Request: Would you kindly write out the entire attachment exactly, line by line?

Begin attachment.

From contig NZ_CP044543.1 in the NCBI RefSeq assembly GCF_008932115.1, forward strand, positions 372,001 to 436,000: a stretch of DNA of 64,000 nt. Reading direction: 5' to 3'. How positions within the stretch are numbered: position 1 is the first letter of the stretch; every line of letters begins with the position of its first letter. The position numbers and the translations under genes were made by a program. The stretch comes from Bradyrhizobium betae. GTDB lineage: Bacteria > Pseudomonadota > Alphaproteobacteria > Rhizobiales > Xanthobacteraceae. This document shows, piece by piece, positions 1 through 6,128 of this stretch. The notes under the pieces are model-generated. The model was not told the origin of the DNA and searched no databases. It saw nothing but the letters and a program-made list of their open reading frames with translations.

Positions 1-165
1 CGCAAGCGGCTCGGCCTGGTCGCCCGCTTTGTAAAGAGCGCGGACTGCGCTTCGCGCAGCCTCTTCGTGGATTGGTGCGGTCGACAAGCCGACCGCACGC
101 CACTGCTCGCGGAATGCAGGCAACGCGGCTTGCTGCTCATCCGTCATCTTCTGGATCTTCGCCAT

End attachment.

From contig NZ_CP044543.1 in the NCBI RefSeq assembly GCF_008932115.1, forward strand, positions 372,001 to 436,000: a stretch of DNA of 64,000 nt. Reading direction: 5' to 3'. How positions within the stretch are numbered: position 1 is the first letter of the stretch; every line of letters begins with the position of its first letter. The position numbers and the translations under genes were made by a program. The stretch comes from Bradyrhizobium betae. GTDB lineage: Bacteria > Pseudomonadota > Alphaproteobacteria > Rhizobiales > Xanthobacteraceae. This document shows, piece by piece, positions 1 through 6,128 of this stretch. The notes under the pieces are model-generated. The model was not told the origin of the DNA and searched no databases. It saw nothing but the letters and a program-made list of their open reading frames with translations.

Positions 1-165
1 CGCAAGCGGCTCGGCCTGGTCGCCCGCTTTGTAAAGAGCGCGGACTGCGCTTCGCGCAGCCTCTTCGTGGATTGGTGCGGTCGACAAGCCGACCGCACGC
101 CACTGCTCGCGGAATGCAGGCAACGCGGCTTGCTGCTCATCCGTCATCTTCTGGATCTTCGCCAT